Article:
The greatest joy I get from it is the people I meet and the memories created.
I have been gathering items that interest me for most of my life. The first remembrance I have of serious collecting was at about the age of seven. It was the beginning of the dirty thirties and jobs were very scarce, so my father, who was a carpenter, worked at odd jobs, such as repairing barns, granaries etc. on farms in the area. Dad did not own a car, so he walked or caught a ride with one or another of our neighbours. He would be away all week and on Saturday night he would catch a ride back to our corner on the highway and walk the last mile to our home. My brother and I would run to meet him because he usually stopped in town and bought licorice, jawbreakers, or some other treat for us.
One Saturday night he didn't stop in town. So, when we met him, he reached in his pocket and gave us each two large pennies. When we got home, I looked mine over and found I had both a 1900 penny and a 1901 penny. I declared then that I would save all the pennies from 1900 up to the current date. And so began my collecting passion.
Eventually, I reached my goal, and had one for each year, except 1907, which I bought for 10 cents in 1948. However, I discovered that the collection was still not complete because there were varieties of the 1907 penny and I was missing a 1907H.
I moved to Calgary in 1970. Many years later my wife and I took a trip to Regina for the weekend. En route we stopped at Waldeck, Saskatchewan, which had a good antique store where I liked to look for lighters. As I walked into the store, I spotted an open book of coins lying on a table. Practically jumping out at me was a 1907H penny priced at $12. I snapped it up to complete my set and fulfill my childhood dream. I now have all the pennies from 1858, except for one of the four variations of the 1859 penny.
I started gathering stamps at about the same time as I began the penny collection. One weekend, my aunt and uncle came to visit and looked at my stamps. The asked me to send them some in the fall so that they could also start collecting. What a thrill it was for a seven-year-old to be able to help an aunt and uncle begin a collection. Eventually, they developed a fabulous one.
I have a good collectoin of Canadian and U.S.A. stamps, as well as several from foreign countries. I have accumulated many duplicates over the years, so that now, whenever I hear of a child beginning a stamp collection, I send him or her a package which includes some from the 1930s and 1940s.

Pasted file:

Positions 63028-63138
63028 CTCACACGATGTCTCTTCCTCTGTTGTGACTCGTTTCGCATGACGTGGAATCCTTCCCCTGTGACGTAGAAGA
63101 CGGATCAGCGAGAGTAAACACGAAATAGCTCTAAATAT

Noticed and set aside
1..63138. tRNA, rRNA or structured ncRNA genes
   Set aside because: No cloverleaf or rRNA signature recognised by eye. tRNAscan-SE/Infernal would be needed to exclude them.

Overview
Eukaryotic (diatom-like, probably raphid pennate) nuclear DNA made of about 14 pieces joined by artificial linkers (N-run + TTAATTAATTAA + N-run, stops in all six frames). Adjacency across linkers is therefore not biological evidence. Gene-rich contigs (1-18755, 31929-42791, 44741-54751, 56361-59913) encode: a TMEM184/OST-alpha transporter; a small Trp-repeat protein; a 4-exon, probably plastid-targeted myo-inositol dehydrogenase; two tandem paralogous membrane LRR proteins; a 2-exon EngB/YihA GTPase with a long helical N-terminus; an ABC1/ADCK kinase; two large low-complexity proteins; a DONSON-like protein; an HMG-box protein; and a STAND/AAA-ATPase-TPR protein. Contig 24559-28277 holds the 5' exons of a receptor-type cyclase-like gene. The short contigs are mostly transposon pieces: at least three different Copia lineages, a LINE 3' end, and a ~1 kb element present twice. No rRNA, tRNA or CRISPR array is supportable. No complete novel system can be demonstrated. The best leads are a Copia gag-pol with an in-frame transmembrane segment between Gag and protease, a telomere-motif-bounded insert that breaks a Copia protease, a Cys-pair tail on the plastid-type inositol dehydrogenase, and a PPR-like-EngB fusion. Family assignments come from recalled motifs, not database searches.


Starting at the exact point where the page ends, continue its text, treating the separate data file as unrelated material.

My wife was responsible for my interest in lighters. About 15 years ago, she was reading a piece about collecting in an American magazine. The article stated that if you were interested in collecting, you should start buying smokers' supplies because they would soon become extinct. She now says she wished she had not read it out loud, because I then began to gather all manner of smokers' supplies.
Today, I concentrate on cigarette lighters and have accumulated over 2,000 different ones. My most prized items are those that were given to me by friends or acquaintances. They were usually personal keepsakes of the donors and were given to me because they would be treasured.
Another joy I get from collecting is belonging to a collectors' club. These people are all genuinely interested in the accumulations of others and help whenever they can with questions or problems concerning a particular item.
For example, a friend of mine gave me a lighter which a member of the R.A.F. had given to him during the Second World War. It was made from two R.A.F. buttons, but one button was missing. I took it to the next collectors' club meeting and asked one of the members, who I knew was an aficionado of military items, if he knew where I could find a button like the one mising. He said he would take it and see what he could find. He brought it back to the following meeting with the matching button in place, polished and looking like new.
I wear a pin in the shape of a lighter on my jacket which attracts a lot of attention. It was given to me by a member of the collectors' club who told me that when he saw it at a garage sale, he thought of me and had to buy it. Several of the members buy lighters at garage sales and then either sell them to me at cost of just give them to me.
Over the years I have received calls from the United States, Switzerland, Europe, London, England, and other parts of Canada in reference to lighters. Once, I received a letter from a man in England who was planning a trip to Banff with his family. They stopped in Calgary for two days and I spent a day with them browsing through the antique shops in the city.
In my retirement, I spend several hours a week with my collections. I get a lot of enjoyment from collecting and am never bored. I also believe collecting contributes to my good health.
Some of My Lighters